By: Andy Martin
This Fox Creek or Selby Bay (if you’re from Virginia) projectile point was recovered from the John Dickinson Plantation in southern Delaware.
Why is this extra cool?
Fox Creek/Selby Bay projectile points are a relatively common point type that are usually dated from 1,800 to 1,100 BP, or 1,800 to 1,100 years ago. This places Fox Creek/Selby Bay points squarely in what archaeologists call the Middle Woodland period. The Middle Woodland was a time period that would have seen pretty similar environmental conditions to those we have today, and the Pre-Contact peoples of Delaware would have been spending more of their year in larger settlements and generally moving around less. The Middle Woodland tool kit reflects this change too, with a greater emphasis on ceramics for storage and cooking. But at the same time as people were becoming more sedentary, as reflected by diagnostic Middle Woodland artifacts like ceramic pots, other parts of their tool kit, like our Fox Creek/Selby Bay projectile point, show how their trade networks were expanding.
This projectile point is made from a high-grade argillite, which is significant because argillite is most commonly sourced from the Lockatong Formation, a band of stone outcrops that begins in what is now Pennsylvania and New Jersey, between 60 and 90 miles from the John Dickinson Plantation. This fits a broader pattern of Middle Woodland sites, where non-local tool stones are becoming more and more common. That’s what makes this projectile point more interesting than it might initially appear. These stone tools made from non-local, or ‘exotic’ sources are evidence that, at the same time as people were becoming more sedentary, their worlds, or at least their trade networks, were are also expanding.
But wait, there’s more!
The fact that our point is made of argillite is in some ways more significant because of the Pre-Contact sites that are adjacent to the Lockatong formation, sites like….Abbot Farm. Abbot Farm is probably best thought of as concentration of large Pre-Contact sites located at the confluence of the Crosswicks Creek and the Delaware River in Trenton New Jersey, roughly 80 miles upriver from the John Dickinson Plantation. The sites at Abbott Farm date to at least the Archaic Period (beginning 10,000 years ago) on through to the Late Woodland period (ending with European contact circa 400 years ago), but we mention Abbot Farm because not only is it close to a very large argillite source, but because excavations at Abbot Farm have shown that the area is home to a lot of Middle Woodland pre-contact sites, and these sites are, in turn, loaded with argillite Fox Creek/Selby Bay projectile points.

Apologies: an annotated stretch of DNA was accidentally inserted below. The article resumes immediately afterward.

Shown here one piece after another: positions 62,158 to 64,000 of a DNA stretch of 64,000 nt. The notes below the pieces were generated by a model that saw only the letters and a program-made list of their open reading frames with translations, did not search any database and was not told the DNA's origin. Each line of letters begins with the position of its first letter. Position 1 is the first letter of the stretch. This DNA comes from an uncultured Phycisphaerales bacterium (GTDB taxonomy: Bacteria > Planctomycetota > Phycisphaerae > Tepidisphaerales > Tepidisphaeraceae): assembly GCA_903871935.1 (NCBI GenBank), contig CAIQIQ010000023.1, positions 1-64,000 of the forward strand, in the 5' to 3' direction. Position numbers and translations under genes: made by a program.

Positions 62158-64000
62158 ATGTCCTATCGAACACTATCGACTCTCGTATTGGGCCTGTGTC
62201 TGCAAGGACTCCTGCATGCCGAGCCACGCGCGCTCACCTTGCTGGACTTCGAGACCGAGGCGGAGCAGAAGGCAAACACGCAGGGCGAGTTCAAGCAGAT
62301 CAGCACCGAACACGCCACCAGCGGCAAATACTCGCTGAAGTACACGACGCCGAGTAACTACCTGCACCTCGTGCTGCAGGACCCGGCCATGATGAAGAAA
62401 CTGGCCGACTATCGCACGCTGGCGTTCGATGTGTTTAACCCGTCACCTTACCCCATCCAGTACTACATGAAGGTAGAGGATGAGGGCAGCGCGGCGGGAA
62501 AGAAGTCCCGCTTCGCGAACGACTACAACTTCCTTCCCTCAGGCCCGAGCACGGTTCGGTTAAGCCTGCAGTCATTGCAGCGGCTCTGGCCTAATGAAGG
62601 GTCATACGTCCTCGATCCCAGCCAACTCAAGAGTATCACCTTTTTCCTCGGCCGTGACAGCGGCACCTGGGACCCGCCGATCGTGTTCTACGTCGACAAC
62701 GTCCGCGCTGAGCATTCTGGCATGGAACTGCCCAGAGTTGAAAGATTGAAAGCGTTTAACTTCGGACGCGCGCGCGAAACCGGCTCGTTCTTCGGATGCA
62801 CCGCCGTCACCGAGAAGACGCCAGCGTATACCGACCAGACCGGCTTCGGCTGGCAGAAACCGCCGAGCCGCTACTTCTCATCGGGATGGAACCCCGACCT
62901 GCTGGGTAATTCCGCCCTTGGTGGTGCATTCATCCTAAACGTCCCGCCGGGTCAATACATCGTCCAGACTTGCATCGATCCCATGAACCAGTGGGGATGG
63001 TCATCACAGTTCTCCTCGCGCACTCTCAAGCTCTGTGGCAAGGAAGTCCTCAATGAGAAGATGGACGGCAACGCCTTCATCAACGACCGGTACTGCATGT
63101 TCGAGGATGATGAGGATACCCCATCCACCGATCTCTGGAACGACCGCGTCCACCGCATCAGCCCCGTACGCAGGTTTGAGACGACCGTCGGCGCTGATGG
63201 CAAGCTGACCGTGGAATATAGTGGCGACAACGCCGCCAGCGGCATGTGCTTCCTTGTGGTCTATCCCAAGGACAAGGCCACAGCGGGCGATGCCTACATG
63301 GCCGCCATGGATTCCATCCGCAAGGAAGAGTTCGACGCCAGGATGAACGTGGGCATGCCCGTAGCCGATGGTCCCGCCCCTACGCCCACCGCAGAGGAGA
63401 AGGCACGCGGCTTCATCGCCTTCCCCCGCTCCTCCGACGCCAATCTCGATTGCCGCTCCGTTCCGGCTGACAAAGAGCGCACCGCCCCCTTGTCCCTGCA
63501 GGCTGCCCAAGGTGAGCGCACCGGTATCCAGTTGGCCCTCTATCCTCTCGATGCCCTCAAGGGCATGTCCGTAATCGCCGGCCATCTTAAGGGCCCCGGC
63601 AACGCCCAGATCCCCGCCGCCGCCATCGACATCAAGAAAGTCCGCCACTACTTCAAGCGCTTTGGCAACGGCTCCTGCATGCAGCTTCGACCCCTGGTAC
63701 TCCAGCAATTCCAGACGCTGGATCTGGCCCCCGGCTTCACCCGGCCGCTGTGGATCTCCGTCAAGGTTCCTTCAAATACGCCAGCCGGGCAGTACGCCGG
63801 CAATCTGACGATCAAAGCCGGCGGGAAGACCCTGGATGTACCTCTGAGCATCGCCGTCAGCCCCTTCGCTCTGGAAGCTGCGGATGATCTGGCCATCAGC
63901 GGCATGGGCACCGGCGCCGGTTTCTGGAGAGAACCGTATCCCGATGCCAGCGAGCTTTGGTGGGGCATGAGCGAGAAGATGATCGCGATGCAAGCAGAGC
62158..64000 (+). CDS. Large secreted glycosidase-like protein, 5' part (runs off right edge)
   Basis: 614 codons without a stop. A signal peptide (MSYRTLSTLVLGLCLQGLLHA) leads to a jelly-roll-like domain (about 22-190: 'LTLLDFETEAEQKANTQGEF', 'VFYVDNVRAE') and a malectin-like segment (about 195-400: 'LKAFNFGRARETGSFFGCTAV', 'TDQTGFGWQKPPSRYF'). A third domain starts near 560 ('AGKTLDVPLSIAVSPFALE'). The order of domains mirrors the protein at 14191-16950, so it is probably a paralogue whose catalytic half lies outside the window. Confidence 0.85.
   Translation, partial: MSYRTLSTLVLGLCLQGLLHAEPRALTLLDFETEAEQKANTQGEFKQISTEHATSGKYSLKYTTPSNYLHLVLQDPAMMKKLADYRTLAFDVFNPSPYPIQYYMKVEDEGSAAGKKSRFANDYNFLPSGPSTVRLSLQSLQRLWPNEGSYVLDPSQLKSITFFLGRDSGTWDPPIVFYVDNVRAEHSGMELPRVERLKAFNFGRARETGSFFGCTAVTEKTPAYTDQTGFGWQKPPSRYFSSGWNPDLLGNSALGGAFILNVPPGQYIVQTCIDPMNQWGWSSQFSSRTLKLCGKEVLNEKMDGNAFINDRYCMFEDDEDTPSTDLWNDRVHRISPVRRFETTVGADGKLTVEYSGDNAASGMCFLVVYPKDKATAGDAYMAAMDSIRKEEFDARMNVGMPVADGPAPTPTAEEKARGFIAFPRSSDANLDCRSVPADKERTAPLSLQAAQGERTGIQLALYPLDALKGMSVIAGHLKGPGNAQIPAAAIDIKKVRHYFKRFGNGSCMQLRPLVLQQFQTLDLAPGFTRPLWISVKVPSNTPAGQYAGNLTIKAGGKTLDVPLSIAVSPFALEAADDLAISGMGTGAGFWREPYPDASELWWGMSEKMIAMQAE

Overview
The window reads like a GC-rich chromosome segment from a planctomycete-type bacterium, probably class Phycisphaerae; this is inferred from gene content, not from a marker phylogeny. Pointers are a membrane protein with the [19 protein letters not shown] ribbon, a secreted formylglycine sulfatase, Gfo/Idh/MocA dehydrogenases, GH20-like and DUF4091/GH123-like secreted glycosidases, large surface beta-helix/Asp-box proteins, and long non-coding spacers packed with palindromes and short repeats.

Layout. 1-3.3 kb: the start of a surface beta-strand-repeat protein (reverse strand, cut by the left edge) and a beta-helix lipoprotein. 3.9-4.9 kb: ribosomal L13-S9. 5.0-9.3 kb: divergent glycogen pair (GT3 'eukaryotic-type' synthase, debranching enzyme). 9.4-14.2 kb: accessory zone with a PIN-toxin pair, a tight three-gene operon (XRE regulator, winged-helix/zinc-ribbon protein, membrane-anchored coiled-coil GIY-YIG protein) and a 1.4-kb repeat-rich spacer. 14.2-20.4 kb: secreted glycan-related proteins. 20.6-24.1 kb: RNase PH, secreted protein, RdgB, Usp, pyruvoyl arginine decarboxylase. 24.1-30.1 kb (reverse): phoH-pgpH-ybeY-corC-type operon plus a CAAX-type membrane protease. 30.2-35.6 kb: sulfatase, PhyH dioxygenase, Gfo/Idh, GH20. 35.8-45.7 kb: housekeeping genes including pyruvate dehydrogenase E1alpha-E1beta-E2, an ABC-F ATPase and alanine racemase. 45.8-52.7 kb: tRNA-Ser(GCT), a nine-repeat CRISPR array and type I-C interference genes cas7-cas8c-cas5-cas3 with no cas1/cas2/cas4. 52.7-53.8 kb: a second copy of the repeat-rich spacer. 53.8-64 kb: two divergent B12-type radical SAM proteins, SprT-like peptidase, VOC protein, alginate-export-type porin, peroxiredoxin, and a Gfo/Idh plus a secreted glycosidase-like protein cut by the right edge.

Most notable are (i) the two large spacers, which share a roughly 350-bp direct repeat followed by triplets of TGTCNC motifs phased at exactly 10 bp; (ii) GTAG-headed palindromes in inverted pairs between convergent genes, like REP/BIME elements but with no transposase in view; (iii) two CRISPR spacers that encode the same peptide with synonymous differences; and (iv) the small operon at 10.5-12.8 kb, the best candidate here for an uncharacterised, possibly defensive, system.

Does this mean our Fox Creek/Selby point came from Abbot Farm?
Not necessarily, and there’s no way we can prove that or would make such a claim, but what’s so fascinating about Abbot Farm is that the sites there have loads of exotic stone, some of which is from as far afield as modern-day western New York and the Great Lakes. So, what we’ve got here with our little argillite projectile point is a glimpse of an exchange network that potentially links southern Delaware to New Jersey and Pennsylvania, and those NJ and PA sites then potentially linked to sites in New York and along the Great Lakes.
See what we mean when we say that the world of the Middle Woodland was expanding even as its people were becoming more sedentary? That’s one of the beautiful things about archaeology, a single artifact can ‘point’ towards the way whole regions are changing, and in this case, becoming more connected.
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